Euro-bashing unites Britain's political foes
Major, Blair revive a dormant campaign issue
In this story:
April 22, 1997
Web posted at: 3:48 p.m. EDT (1948 GMT)
LONDON (CNN) -- Nine days ahead of Britain's general
election, political opponents were in rare agreement against
a common target -- European Commission President Jacques
The united response on Tuesday followed comments made a day
earlier by Santer, head of the 15-nation EU's executive body.
Santer attacked Euro-sceptic "doom merchants" and insisted
that European nations should move towards closer integration.
In a wide-ranging policy speech delivered in Amsterdam on
Monday, Santer included criticism of those intent on
demeaning the European Union's achievements.
He did not specifically target British skeptics, who are not
the only Europeans with misgivings about integration.
But Santer's remarks were immediately interpreted -- by
politicians and the British media -- as interference in
Standing up for British interests in Europe
Prime Minister John Major's Conservative Party and the Labour
Party, headed by Tony Blair, seized the opportunity to try
to outbid each other over who would best stand up for British
interests in Europe. Their moves were an acknowledgement
that both believe EU integration is an important influence on
|Blair attacks Major's EU policies||Major takes issue with Blair's anti-EU stance
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Major seized on Santer's remarks, telling a news conference
he had warned that Britain would face strong pressures to
agree to integrationist moves at the EU summit in Amsterdam
"It is only a Conservative government that can be trusted to
say 'no' to a federal Europe."
-- British Prime Minister John Major
Blair hit back, reiterating his belief that Major was
incapable of representing Britain at the EU negotiating
"Who will best stand up and fight for British interests --
John Major, the man who appointed Jacques Santer ... and who
can't even keep his own party together in the course of an
election campaign?" asked Blair.
"Or me, the person who transformed the Labour Party into the
strongest, most professional, most disciplined fighting force
in British politics?"
Revived campaign issue
Until recently, European unification was generally shunned as
a campaign topic too complicated for voters to follow -- and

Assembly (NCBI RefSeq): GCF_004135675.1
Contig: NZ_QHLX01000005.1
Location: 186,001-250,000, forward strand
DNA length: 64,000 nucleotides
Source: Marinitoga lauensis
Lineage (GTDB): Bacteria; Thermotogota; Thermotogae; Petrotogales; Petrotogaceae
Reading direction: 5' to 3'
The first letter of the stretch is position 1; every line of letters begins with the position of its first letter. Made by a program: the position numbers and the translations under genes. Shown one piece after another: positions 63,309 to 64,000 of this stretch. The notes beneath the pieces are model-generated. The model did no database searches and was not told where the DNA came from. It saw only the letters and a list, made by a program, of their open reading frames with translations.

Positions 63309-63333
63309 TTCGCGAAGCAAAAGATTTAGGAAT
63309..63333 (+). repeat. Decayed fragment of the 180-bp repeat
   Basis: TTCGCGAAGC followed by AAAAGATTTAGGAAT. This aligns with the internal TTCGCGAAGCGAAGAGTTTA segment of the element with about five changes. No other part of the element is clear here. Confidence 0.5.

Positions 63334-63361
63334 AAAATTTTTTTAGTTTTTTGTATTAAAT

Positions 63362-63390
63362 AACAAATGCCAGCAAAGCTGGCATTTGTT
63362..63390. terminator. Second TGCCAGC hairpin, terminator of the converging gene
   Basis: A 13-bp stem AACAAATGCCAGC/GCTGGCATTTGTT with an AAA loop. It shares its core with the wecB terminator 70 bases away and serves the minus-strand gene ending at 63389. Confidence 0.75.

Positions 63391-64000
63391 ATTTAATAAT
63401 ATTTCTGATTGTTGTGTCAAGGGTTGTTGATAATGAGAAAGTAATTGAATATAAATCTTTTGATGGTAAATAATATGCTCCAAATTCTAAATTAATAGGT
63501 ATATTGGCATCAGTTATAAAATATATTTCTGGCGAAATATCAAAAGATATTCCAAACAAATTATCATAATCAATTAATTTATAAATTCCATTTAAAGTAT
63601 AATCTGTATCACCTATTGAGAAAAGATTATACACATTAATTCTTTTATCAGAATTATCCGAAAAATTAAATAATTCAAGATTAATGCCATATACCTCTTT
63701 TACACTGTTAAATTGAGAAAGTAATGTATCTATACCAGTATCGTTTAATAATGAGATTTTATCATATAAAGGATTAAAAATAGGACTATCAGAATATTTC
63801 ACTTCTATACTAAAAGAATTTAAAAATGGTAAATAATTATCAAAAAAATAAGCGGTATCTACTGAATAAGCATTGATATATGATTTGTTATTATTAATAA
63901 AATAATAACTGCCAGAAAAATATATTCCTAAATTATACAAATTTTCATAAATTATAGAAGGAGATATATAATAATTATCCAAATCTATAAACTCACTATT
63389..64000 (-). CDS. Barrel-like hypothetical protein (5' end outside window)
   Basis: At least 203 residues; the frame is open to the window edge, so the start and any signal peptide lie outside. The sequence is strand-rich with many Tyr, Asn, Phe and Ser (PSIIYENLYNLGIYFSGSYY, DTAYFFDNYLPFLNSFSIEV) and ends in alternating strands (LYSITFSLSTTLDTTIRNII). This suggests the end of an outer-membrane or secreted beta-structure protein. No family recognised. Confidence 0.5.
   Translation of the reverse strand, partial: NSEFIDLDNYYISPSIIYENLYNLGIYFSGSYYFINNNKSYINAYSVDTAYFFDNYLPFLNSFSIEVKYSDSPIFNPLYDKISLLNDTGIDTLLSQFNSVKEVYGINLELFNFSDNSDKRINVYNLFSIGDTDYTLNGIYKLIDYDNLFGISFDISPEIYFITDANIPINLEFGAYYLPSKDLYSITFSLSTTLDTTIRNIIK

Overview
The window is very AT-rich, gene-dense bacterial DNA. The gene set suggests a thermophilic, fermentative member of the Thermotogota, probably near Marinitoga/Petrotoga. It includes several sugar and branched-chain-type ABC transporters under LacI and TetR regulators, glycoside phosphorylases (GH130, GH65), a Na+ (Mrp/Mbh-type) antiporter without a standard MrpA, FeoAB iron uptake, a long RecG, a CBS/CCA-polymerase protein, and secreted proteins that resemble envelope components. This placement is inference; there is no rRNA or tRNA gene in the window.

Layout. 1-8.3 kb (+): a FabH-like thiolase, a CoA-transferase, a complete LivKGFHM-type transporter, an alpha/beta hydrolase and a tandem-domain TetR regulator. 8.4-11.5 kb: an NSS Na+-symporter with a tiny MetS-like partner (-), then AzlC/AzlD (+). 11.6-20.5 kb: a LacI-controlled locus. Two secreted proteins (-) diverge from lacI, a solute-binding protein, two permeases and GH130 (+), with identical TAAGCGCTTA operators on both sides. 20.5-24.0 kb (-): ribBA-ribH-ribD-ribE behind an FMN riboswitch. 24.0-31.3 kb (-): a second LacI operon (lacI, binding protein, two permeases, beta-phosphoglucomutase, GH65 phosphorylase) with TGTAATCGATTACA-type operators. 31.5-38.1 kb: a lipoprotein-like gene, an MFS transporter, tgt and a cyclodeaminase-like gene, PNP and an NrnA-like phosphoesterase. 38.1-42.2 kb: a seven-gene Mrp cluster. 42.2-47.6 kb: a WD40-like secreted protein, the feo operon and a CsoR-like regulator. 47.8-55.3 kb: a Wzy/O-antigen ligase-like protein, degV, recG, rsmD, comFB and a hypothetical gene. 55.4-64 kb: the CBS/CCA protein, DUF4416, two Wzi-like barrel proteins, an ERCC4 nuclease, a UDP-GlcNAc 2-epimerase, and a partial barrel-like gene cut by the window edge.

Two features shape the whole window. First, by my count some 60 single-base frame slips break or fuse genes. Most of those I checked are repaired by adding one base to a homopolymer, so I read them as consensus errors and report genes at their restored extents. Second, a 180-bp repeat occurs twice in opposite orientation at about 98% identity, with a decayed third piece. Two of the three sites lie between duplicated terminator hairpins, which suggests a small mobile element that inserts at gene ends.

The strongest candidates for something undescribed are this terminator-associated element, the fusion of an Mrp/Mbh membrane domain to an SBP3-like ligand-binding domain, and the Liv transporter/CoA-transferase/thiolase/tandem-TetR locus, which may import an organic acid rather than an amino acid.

one that could lose votes.
Then, Euro-skeptic members of Major's Conservative Party,
divided among themselves over integration with Europe,
started announcing their own policies.
More than 200 candidates and even some government ministers
have said they would vote against British participation.
"Don't bind my hands when I am negotiating," responded Major,
who has adopted a "wait and see" policy in advance of the
Even the minority Liberal Democrats, who expect to win
around a dozen seats on May 1 and who want closer European
links, were upset by Santer's comments. Party leader Paddy
Ashdown said: "I'm not in favor of a European superstate."
What set off Santer?
There was speculation that the European Commission
president's patience had snapped after two developments.
The first was last week's Conservative Party newspaper ad
picturing Tony Blair as German Chancellor Helmut Kohl's
Sources said Santer's Amsterdam speech originally included a
scathing reference to the ad, but that it was removed at the
There were also suggestions he was angered by Labour's
decision to inject a new caution into its language over
European integration to ensure that it is not outflanked by
British polls now suggest that pro-Europe sentiment has lost
Believing their are votes in British fears, political parties
have found ways to simplify and sloganize the Europe issue
until no respectable person can be pro-Europe.
Correspondent Richard Blystone and Reuters contributed to this report.
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